By Alex Distefano
Jason Thompson, a Riverside-based disability rights attorney, has only been practicing law for a year, but is already shocked over a current client’s predicament. “Everything else aside, when it comes down to in this case, it’s all about being a decent human being,” Thompson told the Weekly.
So, what is it that Thompson is so appalled over? It seems that his client, the family of an 11th-grade student at Ayala High School in Chino Hills, might now have to sue the school along with the Chino Valley Unified School District, for violating the federal Americans with Disabilities Act (ADA). This all goes back to October when, according to Thompson, a baseball coach at the school refused to let the 17-year-old junior—who suffers from cerebral palsy—join the school’s junior varsity baseball team.
“I found out about this case by the boy’s mother in early December,” says Thompson, who is representing the family. “He played on the freshman baseball team, but was not allowed to play his sophomore year . . . [The] way I understand it, for whatever reason, the JV coach did not want him on the team.”
Thompson said the parents mentioned that they decided to let it go, but were also frustrated at other issues they were having at the school.
“This boy is one of the only deaf students at Ayala High, and his parents have gotten a lot of pressure to put him in a special school for the deaf,” Thompson says. “From what they tell me, everyone seems to feel they know the [best] placement for him, and have this attitude that he should be in a different school.”
But, according to Thompson, the family is reluctant to place their son in an all-deaf school, because he can speak (although he is limited), and in schools for the hearing impaired, sign language alone is emphasized.
Thompson said that despite the student’s medical conditions, he continued to play on the all star league and experienced no problems. As a junior, the 17-year-old tried out for the junior varsity team earlier this year and ended up rejected by the coach, the attorney says. The family eventually decided to consult with Thompson about possible legal recourse.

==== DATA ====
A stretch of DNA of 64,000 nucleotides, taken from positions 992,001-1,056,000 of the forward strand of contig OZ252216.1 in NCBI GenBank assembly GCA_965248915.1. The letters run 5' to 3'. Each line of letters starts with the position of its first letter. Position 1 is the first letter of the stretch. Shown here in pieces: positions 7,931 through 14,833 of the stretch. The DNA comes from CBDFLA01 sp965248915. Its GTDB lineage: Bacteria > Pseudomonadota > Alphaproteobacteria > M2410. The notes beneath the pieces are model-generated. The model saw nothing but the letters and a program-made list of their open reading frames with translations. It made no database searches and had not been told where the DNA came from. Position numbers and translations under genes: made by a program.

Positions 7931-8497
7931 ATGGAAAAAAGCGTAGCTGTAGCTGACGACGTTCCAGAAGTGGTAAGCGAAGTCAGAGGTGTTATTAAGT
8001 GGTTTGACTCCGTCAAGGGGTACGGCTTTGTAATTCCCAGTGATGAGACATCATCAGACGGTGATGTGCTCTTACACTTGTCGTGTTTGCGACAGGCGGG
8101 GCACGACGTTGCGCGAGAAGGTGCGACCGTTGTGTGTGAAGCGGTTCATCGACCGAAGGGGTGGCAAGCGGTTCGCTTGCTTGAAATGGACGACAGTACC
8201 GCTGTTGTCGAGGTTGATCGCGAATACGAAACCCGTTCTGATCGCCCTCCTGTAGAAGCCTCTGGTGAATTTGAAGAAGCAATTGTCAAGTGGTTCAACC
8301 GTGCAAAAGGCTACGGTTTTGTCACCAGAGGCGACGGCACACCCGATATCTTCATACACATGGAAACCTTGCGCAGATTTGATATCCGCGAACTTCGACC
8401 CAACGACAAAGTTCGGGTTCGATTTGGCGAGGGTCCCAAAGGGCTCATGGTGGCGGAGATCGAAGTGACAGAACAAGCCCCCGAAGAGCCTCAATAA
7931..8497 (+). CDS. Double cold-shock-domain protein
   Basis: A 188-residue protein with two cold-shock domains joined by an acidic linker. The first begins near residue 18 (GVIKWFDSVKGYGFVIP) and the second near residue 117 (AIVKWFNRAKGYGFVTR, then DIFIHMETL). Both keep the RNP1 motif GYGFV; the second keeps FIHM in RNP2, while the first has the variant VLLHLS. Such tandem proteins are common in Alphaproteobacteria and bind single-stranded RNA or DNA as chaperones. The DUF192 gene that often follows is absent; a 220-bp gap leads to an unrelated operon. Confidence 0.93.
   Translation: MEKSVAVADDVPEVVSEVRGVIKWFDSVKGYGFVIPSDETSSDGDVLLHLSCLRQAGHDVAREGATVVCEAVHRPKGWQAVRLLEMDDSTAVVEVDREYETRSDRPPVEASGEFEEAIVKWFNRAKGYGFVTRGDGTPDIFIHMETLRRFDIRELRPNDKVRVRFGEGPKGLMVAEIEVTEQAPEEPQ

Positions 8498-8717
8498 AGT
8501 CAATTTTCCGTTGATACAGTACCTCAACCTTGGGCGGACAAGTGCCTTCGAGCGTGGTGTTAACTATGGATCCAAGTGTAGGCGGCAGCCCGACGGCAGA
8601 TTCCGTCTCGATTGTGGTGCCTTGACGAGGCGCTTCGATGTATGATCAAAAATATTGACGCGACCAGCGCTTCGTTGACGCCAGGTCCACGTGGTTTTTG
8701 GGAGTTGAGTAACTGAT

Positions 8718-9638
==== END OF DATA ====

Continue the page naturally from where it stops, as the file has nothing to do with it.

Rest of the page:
After meeting with the family, Thompson said he thought the school had an obligation to accommodate the son.
“There are federal and even state laws that protect people with disabilities, and require public schools to give equal access to these people,” he says. “Their son was devastated. He just wants to be on the same team as his friends—not even to play, [just] to participate, which makes it worse.”
Thompson contends that the school staff, administrators and district officials need to show some compassion in this case.
“I think they can do this without harming him or any other players,” he says. “There is a way to accommodate him. One of the arguments I’ve heard the coach use is that if they made an exception for him they would have to make an exception for other kids who weren’t good enough to get on the team. But this is ridiculous; his mother already made it clear he just wants to be a part of the team with his friends.”
On Dec. 12, Thompson says he delivered a letter to the school’s principal and the school district’s superintendent to inform them of the alleged violation of the Americans with Disabilities Act.
Thompson mentioned that the family will take their fight to federal courts if necessary to get what they are calling a “compassionate inclusion, rather than a callous exclusion” for their son.
Thompson said that if the case goes to court, he is confident that he will have support.
“I have letters of support from many organizations in the legal field willing to help me if we need help with litigation,” he said. “. . . This whole thing is just ridiculous. Aren’t sports about teaching life lessons and being a good sport and being a good character?”
Thompson said that the student’s mother has taken a year or more trying to get the school to allow her child to simply be part of the team.
“She has pleaded and begged them to let her kid simply be a part of this junior varsity baseball team, and keep in mind [that] this is a teenager with a disability.”
Officials with Ayala and the Chino Valley Unified School District did not respond to interview requests for this story.